Dichlorodiphenyltrichloroethane

December 13, 2021
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Dichlorodiphenyltrichloroethane (DDT) is a notorious insecticide that was considered to be a great scientific breakthrough. It goes by many other names, including the more formal 1,1’-(2,2,2-trichloroethylidene)bis(4-chlorobenzene) and 1,1,1-trichloro-2,2-bis(p-chlorophenyl)ethane.

DDT has been known since 1874, when Austrian chemist Othmar Zeidler synthesized it from chloral (trichloroacetaldehyde) and chlorobenzene. But it was not found to be a potent insecticide until 65 years later.

Swiss chemist Paul Hermann Müller, working at J. R. Geigy (Basel; now part of Novartis International), studied how insects absorb chemicals. Based on this research, he synthesized molecules that he thought would be taken up by insects and kill them. In 1939, after 4 years of research, the 350th compound Müller tested, DDT, killed a fly. For this breakthrough and subsequent work, he received the 1948 Nobel Prize in Physiology or Medicine.

DDT was an instant success against insects that carried disease and destroyed crops. It was used extensively during World War II and for three decades afterward to control insects that bore the pathogens for malaria and yellow fever. It is credited with saving the lives of millions of people who would likely have died from these diseases and others.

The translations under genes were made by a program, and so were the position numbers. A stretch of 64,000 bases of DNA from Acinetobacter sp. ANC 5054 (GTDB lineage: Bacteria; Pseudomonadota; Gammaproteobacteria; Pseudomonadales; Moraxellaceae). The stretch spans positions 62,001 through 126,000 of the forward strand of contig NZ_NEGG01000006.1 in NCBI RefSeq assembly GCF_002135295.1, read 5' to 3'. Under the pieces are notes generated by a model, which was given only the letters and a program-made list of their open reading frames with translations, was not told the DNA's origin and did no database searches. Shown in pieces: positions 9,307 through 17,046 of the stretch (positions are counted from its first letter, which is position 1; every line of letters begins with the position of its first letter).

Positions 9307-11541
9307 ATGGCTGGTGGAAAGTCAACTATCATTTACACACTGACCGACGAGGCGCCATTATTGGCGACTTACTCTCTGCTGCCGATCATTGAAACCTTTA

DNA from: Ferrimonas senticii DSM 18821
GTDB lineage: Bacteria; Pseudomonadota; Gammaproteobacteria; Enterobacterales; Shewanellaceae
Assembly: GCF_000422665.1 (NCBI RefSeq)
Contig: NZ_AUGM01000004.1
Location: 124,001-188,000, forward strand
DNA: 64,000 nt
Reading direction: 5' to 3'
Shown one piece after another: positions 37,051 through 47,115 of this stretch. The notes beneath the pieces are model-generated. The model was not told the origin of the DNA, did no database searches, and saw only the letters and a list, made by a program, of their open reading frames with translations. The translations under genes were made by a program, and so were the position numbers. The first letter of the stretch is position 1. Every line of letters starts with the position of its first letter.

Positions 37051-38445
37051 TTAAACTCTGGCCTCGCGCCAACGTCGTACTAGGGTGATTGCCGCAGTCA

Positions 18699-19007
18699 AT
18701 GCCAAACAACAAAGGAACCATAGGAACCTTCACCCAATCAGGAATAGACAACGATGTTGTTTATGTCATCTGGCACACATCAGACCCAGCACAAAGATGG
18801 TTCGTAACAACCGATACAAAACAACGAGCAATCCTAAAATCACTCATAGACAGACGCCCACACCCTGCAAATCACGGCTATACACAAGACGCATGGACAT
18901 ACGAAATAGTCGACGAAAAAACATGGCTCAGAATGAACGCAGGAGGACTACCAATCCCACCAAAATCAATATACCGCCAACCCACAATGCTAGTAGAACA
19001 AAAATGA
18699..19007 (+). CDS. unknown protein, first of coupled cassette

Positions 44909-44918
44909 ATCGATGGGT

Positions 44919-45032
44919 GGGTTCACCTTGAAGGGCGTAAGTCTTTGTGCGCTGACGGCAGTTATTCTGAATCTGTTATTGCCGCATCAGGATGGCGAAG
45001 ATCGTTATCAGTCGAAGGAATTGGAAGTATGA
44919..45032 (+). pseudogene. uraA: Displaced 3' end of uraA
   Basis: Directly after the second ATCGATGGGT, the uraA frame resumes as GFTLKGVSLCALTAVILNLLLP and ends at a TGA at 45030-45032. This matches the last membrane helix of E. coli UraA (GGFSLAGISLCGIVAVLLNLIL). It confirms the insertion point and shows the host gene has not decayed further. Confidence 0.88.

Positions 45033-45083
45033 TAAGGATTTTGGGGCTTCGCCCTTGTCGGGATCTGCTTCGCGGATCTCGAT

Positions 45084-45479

Soon after DDT was introduced, however, researchers found that it has a dark side. For humans and many other animal species, it acts as an acute and chronic toxin. It is an endocrine disruptor that can impair reproduction and harm the embryo or fetus. It is also a probable carcinogen. To make matters worse, it is not biodegradable and thus can build up in animal tissues with high lipid contents. Rachel Carson called attention to the dangers of DDT in her widely read 1962 book Silent Spring.

Carson’s work and subsequent findings led to the restricted use of DDT and, in 1972, an outright ban on its agricultural use in the United States. Under the Stockholm Convention on Persistent Organic Pollutants, it was banned worldwide in 2004; but it is still used, somewhat controversially, in emergencies against malaria outbreaks.

The ban on DDT is recognized as a major factor in preventing the extinction of the bald eagle and peregrine falcon in the United States. On January 10, Save the Eagles Day, you can celebrate the 2007 removal of the bald eagle from the endangered species list.

Dichlorodiphenyltrichloroethane hazard information

Hazard class* GHS code and hazard statement
Acute toxicity, oral, category 3 H301—Toxic if swallowed  Chemical Safety Warning
Acute toxicity, dermal , category 3 H311—Toxic in contact with skin Chemical Safety Warning
Carcinogenicity, category 2 H351—Suspected of causing cancer Chemical Safety Warning
Specific target organ toxicity, repeated exposure, oral, category 1 H372—Causes damage to organs through prolonged or repeated exposure if swallowed Chemical Safety Warning
Short-term (acute) aquatic hazard, category 1 H400—Very toxic to aquatic life Chemical Safety Warning
Long-term (chronic) aquatic hazard, category 1 H410—Very toxic to aquatic life with long-lasting effects Chemical Safety Warning

*Globally Harmonized System (GHS) of Classification and Labeling of Chemicals. Explanation of pictograms.

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Dichlorodiphenyltrichloroethane fast facts

CAS Reg. No. 50-29-3
SciFinder
nomenclature
Benzene, 1,1’-(2,2,2-trichloroethylidene)bis(4-chloro-
Empirical formula C14H9Cl5
Molar mass 354.49 g/mol
Appearance White crystals or powder
Melting point 110.0–110.5 °C
Water solubility 25 µg/L
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